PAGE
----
ERBIL (Kurdistan 24) – Iraq's top Shia cleric Ali al-Sistani on Friday rejected purported efforts by regional or international entities to counter the will and goals of demonstrations that have swept the country.
The statement comes a day after informed political sources told Reuters that notorious Iranian military commander Qassem Soleimani had been in Baghdad to prevent the removal of Iraqi Prime Minister Adil Abdul-Mahdi from power amid protests marred by violence.
October's deadly and Iraqi-wide demonstrations—which saw two weeks of pause midway through the month—called for an end to the economic woes of the public and a complete governmental overhaul amid shortages of public services, high rates of unemployment, and chronic institutional corruption.
Sistani said in a sermon read by an aide in Karbala that "respect for the will of Iraqis in determining the political and administrative system of their country through a referendum on the constitution and periodic elections to the House of Representatives is the principle adhered to by the religious authority and stressed since the former regime was changed."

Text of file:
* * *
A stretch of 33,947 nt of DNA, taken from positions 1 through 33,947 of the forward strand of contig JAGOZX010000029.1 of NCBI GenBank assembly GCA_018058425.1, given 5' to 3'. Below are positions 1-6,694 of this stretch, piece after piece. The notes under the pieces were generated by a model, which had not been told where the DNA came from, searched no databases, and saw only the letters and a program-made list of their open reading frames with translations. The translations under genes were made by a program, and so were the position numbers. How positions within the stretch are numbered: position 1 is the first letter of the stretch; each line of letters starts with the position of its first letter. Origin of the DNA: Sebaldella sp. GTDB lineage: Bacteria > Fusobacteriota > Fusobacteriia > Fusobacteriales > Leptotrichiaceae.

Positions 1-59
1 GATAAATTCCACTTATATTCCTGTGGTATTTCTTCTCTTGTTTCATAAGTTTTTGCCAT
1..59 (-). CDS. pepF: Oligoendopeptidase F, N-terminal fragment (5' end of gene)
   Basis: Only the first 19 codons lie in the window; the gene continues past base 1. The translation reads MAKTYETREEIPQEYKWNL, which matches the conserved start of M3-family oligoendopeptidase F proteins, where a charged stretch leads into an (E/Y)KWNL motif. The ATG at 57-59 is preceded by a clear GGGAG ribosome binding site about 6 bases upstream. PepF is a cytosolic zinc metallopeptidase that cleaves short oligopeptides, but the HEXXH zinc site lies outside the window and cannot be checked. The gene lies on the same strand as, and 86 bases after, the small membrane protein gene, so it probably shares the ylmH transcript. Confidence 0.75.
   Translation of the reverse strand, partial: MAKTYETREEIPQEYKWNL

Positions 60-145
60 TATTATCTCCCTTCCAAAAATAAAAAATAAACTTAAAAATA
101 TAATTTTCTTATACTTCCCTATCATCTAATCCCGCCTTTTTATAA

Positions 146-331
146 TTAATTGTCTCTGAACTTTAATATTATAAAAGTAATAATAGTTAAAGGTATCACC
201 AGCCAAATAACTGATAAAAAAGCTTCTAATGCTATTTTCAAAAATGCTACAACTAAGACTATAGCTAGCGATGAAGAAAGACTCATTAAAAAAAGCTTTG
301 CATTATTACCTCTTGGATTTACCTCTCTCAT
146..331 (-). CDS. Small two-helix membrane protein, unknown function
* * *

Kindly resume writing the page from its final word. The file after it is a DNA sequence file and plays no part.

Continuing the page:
The cleric's aide relayed that "necessary reform must be carried out," stating further that "it is not for any person, group, party or any regional or international party to seize the will of Iraqis in this and impose their opinion on them."
The religious authority, also known as the Marjaa, called on "all parties to reflect on the present and future of Iraq" and prevent "special interests" from affecting decision-making.
On Thursday, Iraqi President Barham Salih announced on Thursday that Abdul-Mahdi had agreed to resign if political parties agreed on a replacement ‘within constitutional measures.’
Editing by Nadia Riva